Source: The New York Times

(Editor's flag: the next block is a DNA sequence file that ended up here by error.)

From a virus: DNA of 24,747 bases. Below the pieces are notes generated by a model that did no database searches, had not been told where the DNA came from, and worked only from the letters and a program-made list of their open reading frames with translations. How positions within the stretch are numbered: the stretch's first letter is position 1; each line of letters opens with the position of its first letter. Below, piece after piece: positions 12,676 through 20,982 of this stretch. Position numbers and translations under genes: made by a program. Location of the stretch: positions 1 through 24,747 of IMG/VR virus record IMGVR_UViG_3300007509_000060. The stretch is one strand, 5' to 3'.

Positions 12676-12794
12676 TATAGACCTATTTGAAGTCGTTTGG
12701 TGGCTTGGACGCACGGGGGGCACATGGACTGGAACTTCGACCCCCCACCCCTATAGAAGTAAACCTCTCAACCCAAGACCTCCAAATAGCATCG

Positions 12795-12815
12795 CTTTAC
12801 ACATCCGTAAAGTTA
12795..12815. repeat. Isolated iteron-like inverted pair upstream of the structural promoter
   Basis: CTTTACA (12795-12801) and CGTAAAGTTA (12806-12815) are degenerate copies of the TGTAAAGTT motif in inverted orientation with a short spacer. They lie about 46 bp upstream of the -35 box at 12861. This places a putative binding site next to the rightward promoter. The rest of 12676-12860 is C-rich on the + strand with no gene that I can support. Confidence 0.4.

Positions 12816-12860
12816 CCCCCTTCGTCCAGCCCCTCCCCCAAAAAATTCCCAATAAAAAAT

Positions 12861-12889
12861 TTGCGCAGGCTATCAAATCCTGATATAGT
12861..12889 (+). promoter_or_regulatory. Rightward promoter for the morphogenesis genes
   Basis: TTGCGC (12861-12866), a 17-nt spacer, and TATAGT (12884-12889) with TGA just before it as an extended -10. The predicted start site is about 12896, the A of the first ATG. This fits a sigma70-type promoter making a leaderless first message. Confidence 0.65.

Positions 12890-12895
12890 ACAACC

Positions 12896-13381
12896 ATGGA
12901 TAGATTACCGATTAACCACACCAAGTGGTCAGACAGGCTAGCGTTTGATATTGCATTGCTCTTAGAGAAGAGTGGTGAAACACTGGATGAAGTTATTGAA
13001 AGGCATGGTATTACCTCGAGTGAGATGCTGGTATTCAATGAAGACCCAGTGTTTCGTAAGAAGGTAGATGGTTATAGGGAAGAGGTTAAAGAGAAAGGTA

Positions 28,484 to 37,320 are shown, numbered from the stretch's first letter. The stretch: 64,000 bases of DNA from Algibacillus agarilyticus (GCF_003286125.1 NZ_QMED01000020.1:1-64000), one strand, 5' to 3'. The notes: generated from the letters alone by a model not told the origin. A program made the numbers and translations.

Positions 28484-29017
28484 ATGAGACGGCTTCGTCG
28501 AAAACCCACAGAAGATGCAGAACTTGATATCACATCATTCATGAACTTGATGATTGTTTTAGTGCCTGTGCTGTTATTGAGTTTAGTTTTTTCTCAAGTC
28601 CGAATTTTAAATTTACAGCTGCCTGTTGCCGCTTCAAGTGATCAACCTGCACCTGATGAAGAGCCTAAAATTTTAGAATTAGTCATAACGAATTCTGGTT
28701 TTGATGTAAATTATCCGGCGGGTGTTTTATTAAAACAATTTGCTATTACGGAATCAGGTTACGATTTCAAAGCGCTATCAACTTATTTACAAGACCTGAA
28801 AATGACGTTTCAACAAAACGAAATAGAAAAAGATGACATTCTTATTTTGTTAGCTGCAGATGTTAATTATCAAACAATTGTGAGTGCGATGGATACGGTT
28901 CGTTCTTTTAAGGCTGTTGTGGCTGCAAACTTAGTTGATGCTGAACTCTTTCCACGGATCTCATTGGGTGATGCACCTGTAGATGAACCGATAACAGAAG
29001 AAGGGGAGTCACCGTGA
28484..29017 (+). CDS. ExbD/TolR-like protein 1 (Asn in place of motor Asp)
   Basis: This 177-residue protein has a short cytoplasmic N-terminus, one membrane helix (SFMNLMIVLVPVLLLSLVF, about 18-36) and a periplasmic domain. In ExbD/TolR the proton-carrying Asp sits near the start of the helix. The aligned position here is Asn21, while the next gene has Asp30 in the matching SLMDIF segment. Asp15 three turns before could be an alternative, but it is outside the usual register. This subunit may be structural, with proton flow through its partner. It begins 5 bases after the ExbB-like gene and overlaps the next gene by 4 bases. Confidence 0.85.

On November 27, 2003 The New York Times published a Thanksgiving editorial on America's "original melting pot," the Dutch colony of New Netherland — which had as its capital New Amsterdam, precursor to New York City. Russell Shorto writes that the colony "has a ragged historical profile, which suits it because it was a jumble of ethnicities and had an excess of pirates and prostitutes. But its mixed nature is precisely the point. These forgotten pioneers forged America's first melting pot, making this holiday a particularly appropriate moment to recognize their achievement... It wasn't accidental that Swedes, Germans, Jews and others flocked to this colony, for the Dutch Republic of the 17th century was itself built on a policy of tolerance that made it the melting pot of Europe... In one of history's most overlooked chains of influence, this same Dutch tolerance that made the Netherlands the intellectual center of early modern Europe also helped fashion the city of hip-hop and sushi, Korean delis and Arab newsstands. But the influence of New Netherland doesn't end at the shores of Manhattan — or at Breuckelen, or even the tip of 'Lange Eylandt.' The colony ranged across the Middle Atlantic region, covering parts of five future states. After the English takeover, its residents stayed and simply continued about their lives. This is the region that historians now see as the birthplace of religious pluralism in America: as the origin of the melting pot."